There’s more of that gorgeous, jangly, limitlessly clanging and ringing guitar interplay on Why Would You, a bitingly enigmatic backbeat number. The epic Trickle of Love winds its way majestically to a Beatlesque bridge and a wailing, crescendoing slide guitar solo before descending with a surprising gentleness. Time and Again, with its chorus-box guitar, gives away the band’s 80s roots, which the band maintains on As It’s Written with its new wave beat and hypnotic Feelies jangle. The album ends with the gritty, morbid magnum opus Dead Reckoning, the most overtly Lou Reed-influenced song here. Richard Maurer’s nimble drumming and David Lee’s bass give the music a lithe pulse that Reed seldom had, through garage riffage, echoes of glam on the chorus and one sparkling, spiraling, synapse-tingling lead guitar line after another. It’s a good story, too: somebody ends up dead on the kitchen floor, somebody else in the hills of Santa Cruz, Jeffrey’s narrator painting a vividly dingy punk-era East Village tableau, gimly observing that

The past is never gone
Like some tv that’s  always on
Look away but don’t you touch that dial
It’s said that all the world’s a stage
Well I see curtains on a cage
With no escape except you pass away

The allusive riff at the end drives it all home with a mighty wallop. Much as there’s plenty of good, psychedelically-inclined rock coming out this city, Band of Outsiders put a lot of the new jacks to shame.

Certain General’s Eye Contact – Their Best Album?

Who would have thought that Certain General would be around in 2013, let alone putting out what might be their best album? That’s not to dimish their early 80s recordings, which earned the first-wave postpunk band fame in Europe and a rabid cult following on their Lower East Side home turf, but they’ve grown immensely in the years that passed. Phil Gammage developed into the  underground guitar genius everybody figured he’d be, frontman and bassist Parker Dulany’s baritone delivery is as nonchalantly ominous as ever and drummer Kevin Tooley drives the surprisingly eclectic mix of songs with beats to match (and also produced the album with oldschool, purist chops). Thirty-three years after Dulany and a then-seventeen-year-old Gammage founded the group, Certain General’s songs still inhabit the gritty, shadowy, post-industrial New York the group cut their teeth in. They’ll be at the Parkside tomorrow, May 30 in the middle of a killer triplebill starting around 8 PM, bookeneded by Jesse Bates’ incessantly amusing garage band Los Dudes and then Certain General’s  long-running labelmates, psychedelic janglepunks Band of Outsiders.

The new album’s title track, Eye Contact, works an 80s art-pop vein, finding the missing link between the Church and late T Rex, with organic production values. The big anthemic hit here is Amen Everyday, with its roaring 4-chord hook and catchy lead guitar line, Tooley driving the thing with plenty of reverb on the snare. Sunshine Army has a bit of a Dolls/Heartbreakers vibe but with more focus and none of the camp, while Live It Down is Lou Reed all the way, Gammage’s off-center, sunbaked solo adding a disconcerting edge.

They stick with the vintage Lou atmosphere for the moody, nocturnal Sign of Love, guest guitarist David Lees’ atmospheric sheets of sound mingling with the organ. Meteorite could be an early 80s Bowie hit, but more down-to-earth, both productionwise and musically, Gammage’s searing multitracks swerving from new wave to funk before the band brings it down. Special Delivery works an ominous reggae groove, followed by The Horse Racee, a bizarrely cosmoplitan, jazz-tinged S&M boudoir ballad. Water Again and Golden Horses – the latter with Julee Cruise providing unexpectedly cheery vocal harmonies – remind a lot of early Echo & the Bunnymen, while Some Day Your War Will End takes a Gang of Four riff and bulks it up with layers of burning guitars. The album winds out with the slowly pulsing, slow-burning Sourpuss, glimmering electric piano mingling with Gammage’s slide guitar lines for extra menace. So few good bands from this era are left: it’s heartwarming to see Certain General still going so strong.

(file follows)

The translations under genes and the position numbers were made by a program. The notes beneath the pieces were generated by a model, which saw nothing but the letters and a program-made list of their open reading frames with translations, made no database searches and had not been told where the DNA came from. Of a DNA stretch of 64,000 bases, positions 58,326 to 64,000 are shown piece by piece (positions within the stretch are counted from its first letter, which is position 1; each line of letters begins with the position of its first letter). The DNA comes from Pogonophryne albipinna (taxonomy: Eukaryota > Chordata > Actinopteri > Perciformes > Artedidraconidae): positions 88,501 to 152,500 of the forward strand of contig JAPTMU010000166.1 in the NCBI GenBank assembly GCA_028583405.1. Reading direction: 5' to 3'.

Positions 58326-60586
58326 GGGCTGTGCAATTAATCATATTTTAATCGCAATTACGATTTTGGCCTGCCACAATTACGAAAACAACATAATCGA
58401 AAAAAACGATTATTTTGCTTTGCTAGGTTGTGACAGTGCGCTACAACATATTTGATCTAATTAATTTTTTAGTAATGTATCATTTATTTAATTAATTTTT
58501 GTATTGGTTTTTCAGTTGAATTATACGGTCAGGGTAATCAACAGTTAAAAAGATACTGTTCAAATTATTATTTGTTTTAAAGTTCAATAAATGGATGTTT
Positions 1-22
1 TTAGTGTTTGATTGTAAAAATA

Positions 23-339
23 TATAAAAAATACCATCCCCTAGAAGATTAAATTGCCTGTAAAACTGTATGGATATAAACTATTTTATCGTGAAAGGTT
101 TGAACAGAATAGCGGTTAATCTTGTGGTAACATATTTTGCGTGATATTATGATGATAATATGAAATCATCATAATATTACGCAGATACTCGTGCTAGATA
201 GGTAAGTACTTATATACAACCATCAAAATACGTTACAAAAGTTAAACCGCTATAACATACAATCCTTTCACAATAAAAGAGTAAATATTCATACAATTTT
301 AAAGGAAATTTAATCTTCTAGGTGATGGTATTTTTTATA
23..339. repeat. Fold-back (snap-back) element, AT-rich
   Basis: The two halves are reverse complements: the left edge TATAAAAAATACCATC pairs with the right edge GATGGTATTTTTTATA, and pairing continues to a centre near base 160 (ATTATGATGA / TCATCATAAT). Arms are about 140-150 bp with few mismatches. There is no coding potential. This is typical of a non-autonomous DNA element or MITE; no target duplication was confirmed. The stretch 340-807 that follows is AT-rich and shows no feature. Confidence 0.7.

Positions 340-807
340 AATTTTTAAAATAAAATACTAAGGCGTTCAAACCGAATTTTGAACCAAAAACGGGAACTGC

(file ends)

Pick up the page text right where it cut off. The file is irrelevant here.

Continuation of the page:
Band of Outsiders’ New Mini-Album Could Be Their Best Yet

Formed in 1980, Band of Outsiders became a popular CBGB act and recorded with Ivan Kral of the Patti Smith Group. They called it quits at the end of 1988, seemingly at the peak of their career, after touring Europe and releasing a tantalizingly small output of incandescent guitar-fueled songs. Their swirling, intricate yet powerful twin-guitar sound foreshadowed the dreampop explosion of the late 80s; their post-Velvets songwriting drew apt comparisons to another legendary CB’s band, Television. Band of Outsiders influenced an entire generation of dark psychedelic and garage bands, from the Jesus & Mary Chain to Brian Jonestown Massacre. Reuniting sporadically, and then for good in 2008, they’ve been playing around New York and have a new ep, Sound Beach Quartet that’s arguably the best thing they’ve ever done. They’re at Local 269 tomorrow night, June 5 at 9 PM on a great bill with Lakeside all-stars Los Dudes opening at 8, then their longtime pals Certain General at 10 and legendary John Cale collaborator and Floor Kiss frontwoman Deerfrance  headlining afterward.

As usual, the twin guitars of Marc Jeffrey and Jim McCarthy are the drawing card here with their edgy blend of jangle and clang. The opening track, As It’s Written has a surprisingly airy early 80s Feelies vibe, working its way up to an irresistibly catchy chorus on the new wave pulse of Dave Lee’s bass and Richard Maurer’s drums, with some deliciously circling tradeoffs between the guitars as it picks up steam. Likewise, One Life is Not Enough opens with spacious acoustic guitar interplay and then turns into a backbeat anthem with bright Tex-Mex guitar that wouldn’t be out of place in the Willie Nile catalog. The strongest track is the absolutely gorgeous, bittersweet Gods of Happenstance: it’s the missing link between Television and the Grateful Dead (there’s a very clever quote in there) as REM would have done it if Peter Buck had been a world-class lead player. The epic concluding track, Trickle of Love first builds slowly and gently, then hypnotically, then majestically as layer up on layer of acoustic and then electric guitar enters the mix. After a Beatlesque bridge and a slide guitar solo that finally sails up with a wailing intensity, it winds out on a surprisingly gentle, ornate note with a handful of piano flourishes. Short and sweet as this is, it’s a fair approximation of Band of Outsiders’ intense, crescendoing live show – and one of the best rock albums of 2012.